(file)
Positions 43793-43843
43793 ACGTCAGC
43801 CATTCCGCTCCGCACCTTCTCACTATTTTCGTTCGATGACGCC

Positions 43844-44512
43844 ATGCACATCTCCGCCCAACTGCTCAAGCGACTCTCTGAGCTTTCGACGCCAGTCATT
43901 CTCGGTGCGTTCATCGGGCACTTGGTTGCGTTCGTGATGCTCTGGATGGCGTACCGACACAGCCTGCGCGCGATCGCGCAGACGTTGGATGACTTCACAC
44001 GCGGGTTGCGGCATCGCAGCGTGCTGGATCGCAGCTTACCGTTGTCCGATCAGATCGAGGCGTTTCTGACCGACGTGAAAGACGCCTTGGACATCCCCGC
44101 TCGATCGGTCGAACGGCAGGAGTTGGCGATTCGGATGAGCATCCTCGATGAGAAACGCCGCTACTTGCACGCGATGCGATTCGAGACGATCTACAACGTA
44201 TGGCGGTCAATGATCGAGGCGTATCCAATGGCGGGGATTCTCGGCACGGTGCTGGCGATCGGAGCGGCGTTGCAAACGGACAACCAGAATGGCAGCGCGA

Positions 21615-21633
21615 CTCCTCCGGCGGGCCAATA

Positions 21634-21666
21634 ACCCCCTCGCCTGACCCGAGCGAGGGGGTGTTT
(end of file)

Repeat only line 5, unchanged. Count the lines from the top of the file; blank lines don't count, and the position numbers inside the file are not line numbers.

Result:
43844 ATGCACATCTCCGCCCAACTGCTCAAGCGACTCTCTGAGCTTTCGACGCCAGTCATT